Generate Your Own Self-Signed SSL Certificates for Apache HTTPS

c2aa9feeaf2f9abd60560031b2f9ea05eb782546

Sat Mar 21 23:01:56 2009 -0700

If you’d like to generate your own self-signed SSL certificates for use with Apache, the openssl command makes it easy.

At home, I run a few HTTPS dev Apache instances that use my own self-signed SSL certificates. Granted these certificates are not signed by a legitimate Certificate Authority (like Verisign, Thawte, or Network Solutions), but they get the job done if you want quick and cheap SSL security. Keep in mind that if you use a self-signed certificate, a web-browser will complain. You shouldn’t use these instructions to setup SSL in a real production environment, however, for development stuff at home, this is perfect.

Generate your own self-signed SSL certificates using the openssl command:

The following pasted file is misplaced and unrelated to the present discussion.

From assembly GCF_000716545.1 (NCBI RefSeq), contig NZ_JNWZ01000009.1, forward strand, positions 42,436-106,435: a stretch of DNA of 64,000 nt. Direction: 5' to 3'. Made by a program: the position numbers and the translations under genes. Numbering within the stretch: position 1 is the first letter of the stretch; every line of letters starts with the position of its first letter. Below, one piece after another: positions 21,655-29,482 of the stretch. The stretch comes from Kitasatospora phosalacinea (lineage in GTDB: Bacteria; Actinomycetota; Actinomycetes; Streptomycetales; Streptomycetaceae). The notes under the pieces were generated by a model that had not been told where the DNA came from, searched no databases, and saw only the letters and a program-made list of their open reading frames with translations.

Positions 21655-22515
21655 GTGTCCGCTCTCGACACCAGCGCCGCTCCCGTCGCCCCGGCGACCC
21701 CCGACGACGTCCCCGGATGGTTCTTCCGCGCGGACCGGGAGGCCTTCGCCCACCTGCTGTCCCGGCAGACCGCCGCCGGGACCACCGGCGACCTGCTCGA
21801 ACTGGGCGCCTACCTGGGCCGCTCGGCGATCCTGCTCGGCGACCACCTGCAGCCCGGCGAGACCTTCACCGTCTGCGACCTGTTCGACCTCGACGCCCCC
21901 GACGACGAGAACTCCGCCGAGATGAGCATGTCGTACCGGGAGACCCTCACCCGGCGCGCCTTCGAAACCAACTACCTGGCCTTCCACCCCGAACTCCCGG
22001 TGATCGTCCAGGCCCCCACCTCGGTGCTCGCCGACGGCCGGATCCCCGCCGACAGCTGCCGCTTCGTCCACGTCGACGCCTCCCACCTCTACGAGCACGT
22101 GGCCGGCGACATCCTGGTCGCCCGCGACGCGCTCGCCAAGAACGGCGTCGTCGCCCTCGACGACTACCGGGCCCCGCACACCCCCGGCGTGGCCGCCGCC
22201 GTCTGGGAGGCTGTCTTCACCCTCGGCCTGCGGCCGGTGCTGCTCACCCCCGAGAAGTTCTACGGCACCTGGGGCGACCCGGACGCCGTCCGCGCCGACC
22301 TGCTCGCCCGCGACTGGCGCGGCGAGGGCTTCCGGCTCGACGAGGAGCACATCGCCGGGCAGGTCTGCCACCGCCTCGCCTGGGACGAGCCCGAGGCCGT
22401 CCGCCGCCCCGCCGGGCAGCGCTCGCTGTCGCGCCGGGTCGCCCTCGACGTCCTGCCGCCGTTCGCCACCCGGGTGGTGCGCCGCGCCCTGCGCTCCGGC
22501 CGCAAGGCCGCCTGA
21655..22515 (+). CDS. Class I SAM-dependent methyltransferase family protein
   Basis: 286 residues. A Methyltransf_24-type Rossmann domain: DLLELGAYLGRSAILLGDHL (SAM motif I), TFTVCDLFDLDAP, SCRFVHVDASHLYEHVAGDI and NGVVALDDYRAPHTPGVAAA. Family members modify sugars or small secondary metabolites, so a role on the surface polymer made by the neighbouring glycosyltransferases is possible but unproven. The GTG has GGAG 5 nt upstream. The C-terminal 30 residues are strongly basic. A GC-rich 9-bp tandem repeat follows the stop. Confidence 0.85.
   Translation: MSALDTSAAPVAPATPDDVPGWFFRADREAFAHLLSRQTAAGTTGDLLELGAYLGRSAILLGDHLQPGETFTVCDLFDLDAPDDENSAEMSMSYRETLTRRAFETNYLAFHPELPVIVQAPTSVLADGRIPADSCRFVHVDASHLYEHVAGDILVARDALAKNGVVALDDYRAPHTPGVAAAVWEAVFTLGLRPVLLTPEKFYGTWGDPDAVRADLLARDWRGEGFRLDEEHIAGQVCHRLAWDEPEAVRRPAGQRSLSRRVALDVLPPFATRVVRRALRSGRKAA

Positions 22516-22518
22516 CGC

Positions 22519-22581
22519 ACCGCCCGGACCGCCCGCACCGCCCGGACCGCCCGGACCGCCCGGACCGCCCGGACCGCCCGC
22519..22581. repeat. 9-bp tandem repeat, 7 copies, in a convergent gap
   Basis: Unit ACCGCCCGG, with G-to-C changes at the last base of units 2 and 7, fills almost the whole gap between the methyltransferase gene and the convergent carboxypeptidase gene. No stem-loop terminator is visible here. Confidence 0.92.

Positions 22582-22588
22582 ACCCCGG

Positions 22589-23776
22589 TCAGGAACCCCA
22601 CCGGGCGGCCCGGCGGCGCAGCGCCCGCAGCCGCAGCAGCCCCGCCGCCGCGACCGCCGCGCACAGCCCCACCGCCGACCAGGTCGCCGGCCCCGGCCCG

openssl genrsa 4096 > example.com.key
openssl req -new -key example.com.key -x509 -days 365 -out example.com.crt

The first command will generate a new private key with a specified size of 4096-bits.

The second command will produce a certificate worthy of inclusion into Apache.

Now that you’ve got a key (a .key file) and certificate (a .crt file), you can integrate them into Apache. This involves using the SSLCertificateFile and SSLCertificateKeyFile directives in your Apache configuration file that defines an HTTPS VirtualHost. You need to configure these directives to point to your certificate and key files, respectively. In my environment, this configuration goes into /etc/httpd/conf.d/ssl.conf:

##
## SSL Virtual Host Context
##

<VirtualHost _default_:443>
 ...
 SSLCertificateFile /path/to/crt/file/example.com.crt
 SSLCertificateKeyFile /path/to/key/file/example.com.key
 ...
</VirtualHost>

Remember, your private key (your .key file) is important. You should keep it in a secure/private place on your server, and certainly not in a public readable directory.

apache security ssl